Irritable Bowel Syndrome (IBS) is a functional disorder that affects around 10-20% of the population1, with the condition affecting women three times more than men2. For practitioners of ingestive medicine, it’s relatively common to be consulted by people with this complaint. Up until fairly recently, IBS was a diagnosis of exclusion, i.e., those presenting to a GP or specialist with abdominal pain and an alteration of bowel habits, in the absence of an identifiable organic pathology, were usually told that they had IBS. Since then, IBS has become a recognised clinical entity, with the following diagnostic criteria:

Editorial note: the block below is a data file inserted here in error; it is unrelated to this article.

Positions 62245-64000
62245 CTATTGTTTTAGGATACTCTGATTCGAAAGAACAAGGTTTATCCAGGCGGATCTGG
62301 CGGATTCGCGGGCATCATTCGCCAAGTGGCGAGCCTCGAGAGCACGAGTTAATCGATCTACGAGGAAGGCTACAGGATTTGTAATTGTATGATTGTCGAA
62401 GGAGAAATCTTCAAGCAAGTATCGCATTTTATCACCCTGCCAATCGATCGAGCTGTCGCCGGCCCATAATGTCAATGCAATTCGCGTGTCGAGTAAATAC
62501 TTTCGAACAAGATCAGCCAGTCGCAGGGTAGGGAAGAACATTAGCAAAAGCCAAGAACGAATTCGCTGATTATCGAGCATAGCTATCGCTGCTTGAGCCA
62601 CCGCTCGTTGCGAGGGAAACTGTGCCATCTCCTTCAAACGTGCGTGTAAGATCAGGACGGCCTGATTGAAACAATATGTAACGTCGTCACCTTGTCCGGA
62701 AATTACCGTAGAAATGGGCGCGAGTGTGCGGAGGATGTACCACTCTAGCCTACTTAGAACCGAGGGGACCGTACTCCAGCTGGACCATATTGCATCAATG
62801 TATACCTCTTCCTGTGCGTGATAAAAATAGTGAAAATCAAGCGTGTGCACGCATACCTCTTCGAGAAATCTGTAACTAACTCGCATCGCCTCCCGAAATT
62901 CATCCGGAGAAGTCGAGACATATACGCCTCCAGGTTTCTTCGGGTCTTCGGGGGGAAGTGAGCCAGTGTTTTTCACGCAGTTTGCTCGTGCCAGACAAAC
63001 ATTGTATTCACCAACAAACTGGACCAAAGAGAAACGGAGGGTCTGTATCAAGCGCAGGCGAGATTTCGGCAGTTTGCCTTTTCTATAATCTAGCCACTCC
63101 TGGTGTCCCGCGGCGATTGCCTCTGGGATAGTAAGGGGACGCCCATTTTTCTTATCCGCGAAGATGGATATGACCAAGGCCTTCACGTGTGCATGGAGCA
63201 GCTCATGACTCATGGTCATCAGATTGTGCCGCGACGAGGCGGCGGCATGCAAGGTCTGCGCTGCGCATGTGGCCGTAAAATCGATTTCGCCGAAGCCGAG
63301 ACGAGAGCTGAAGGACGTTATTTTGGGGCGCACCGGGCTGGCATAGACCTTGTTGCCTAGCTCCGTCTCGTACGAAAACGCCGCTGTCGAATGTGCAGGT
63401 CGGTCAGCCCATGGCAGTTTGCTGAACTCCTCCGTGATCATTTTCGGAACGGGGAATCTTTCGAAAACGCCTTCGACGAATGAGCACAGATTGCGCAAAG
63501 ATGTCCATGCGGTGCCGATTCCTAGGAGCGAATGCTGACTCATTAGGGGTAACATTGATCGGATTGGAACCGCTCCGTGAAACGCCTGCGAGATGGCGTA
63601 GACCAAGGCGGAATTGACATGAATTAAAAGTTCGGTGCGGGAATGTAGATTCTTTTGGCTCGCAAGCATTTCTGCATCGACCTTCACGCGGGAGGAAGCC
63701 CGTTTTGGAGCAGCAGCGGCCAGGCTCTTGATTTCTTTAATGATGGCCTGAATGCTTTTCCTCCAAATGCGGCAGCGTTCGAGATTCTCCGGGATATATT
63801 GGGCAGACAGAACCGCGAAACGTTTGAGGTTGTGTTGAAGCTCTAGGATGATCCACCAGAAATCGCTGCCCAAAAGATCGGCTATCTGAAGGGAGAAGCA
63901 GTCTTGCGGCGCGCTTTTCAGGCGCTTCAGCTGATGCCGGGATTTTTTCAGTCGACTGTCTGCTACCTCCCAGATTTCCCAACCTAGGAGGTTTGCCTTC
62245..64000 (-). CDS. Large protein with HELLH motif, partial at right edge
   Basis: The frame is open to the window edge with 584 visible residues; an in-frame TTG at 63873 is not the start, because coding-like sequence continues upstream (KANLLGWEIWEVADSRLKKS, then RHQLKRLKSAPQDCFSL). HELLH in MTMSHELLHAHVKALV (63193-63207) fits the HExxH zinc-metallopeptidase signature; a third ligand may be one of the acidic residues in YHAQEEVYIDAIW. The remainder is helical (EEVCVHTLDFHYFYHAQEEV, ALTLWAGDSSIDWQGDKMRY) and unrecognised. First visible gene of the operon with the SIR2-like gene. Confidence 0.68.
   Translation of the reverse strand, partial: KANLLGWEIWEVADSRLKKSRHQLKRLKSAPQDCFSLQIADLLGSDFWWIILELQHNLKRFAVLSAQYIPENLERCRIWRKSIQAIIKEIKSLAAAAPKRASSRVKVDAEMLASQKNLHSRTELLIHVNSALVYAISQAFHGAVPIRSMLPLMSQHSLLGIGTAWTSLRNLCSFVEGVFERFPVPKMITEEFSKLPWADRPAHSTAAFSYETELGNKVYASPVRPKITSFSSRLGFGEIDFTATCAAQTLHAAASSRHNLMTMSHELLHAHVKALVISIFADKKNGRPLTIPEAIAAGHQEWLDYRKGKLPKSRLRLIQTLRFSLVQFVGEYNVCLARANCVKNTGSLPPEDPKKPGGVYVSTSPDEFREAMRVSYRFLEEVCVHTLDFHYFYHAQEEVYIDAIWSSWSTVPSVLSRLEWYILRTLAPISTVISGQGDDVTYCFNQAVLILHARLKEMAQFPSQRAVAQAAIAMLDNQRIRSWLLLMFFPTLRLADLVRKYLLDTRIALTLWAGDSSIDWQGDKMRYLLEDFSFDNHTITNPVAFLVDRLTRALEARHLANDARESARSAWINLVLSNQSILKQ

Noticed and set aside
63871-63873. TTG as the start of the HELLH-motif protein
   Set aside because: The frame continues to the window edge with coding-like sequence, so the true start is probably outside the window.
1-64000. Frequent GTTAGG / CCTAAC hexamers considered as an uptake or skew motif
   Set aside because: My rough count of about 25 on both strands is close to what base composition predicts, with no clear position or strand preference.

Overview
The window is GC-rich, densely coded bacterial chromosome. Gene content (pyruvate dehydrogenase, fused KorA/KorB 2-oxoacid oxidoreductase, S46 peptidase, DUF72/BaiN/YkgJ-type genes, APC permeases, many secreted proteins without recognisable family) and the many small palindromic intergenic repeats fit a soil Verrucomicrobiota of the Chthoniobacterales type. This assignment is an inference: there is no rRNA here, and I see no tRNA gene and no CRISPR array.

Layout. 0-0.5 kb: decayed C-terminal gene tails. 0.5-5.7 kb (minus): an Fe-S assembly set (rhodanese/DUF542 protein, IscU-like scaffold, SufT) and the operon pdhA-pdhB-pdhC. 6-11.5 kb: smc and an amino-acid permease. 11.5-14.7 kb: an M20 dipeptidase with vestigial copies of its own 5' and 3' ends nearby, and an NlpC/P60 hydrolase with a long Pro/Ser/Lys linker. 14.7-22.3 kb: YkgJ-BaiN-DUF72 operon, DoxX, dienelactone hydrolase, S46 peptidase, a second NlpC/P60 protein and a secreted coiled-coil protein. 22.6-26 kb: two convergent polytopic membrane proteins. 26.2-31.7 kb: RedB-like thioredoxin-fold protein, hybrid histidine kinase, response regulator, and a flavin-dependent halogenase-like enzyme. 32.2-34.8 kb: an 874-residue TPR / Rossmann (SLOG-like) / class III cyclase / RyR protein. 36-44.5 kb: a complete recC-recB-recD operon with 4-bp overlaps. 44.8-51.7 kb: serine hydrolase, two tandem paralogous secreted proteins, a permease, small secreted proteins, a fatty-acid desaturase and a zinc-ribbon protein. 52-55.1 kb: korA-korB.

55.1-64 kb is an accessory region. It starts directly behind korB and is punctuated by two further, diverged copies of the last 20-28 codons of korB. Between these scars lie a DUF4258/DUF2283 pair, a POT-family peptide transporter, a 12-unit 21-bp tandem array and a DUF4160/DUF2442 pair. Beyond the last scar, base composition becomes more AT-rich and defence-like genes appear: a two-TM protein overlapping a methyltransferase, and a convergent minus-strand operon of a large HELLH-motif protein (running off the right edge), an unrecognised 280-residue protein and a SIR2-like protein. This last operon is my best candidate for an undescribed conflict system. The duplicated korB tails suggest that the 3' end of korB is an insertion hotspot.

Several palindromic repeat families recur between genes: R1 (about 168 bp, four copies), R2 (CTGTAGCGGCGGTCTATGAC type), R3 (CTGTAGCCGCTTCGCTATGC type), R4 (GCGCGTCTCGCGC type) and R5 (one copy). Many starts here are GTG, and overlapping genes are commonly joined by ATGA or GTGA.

Abdominal distension (bloating).
Diffuse lower abdominal pain, noticed particularly in the lower left quadrant. Pain is usually reported as a constant dull ache with occasional episodes of acute sharp pain. Eating may precipitate this pain and it’s often relieved by defecation. For diagnostic purposes, the pain described here should have been present for at least 3 days per month during the previous 3 months.
Altered bowel habits, consisting of constipation, diarrhoea, or an alternation between the two, including defecation urgency, particularly after a read more [...]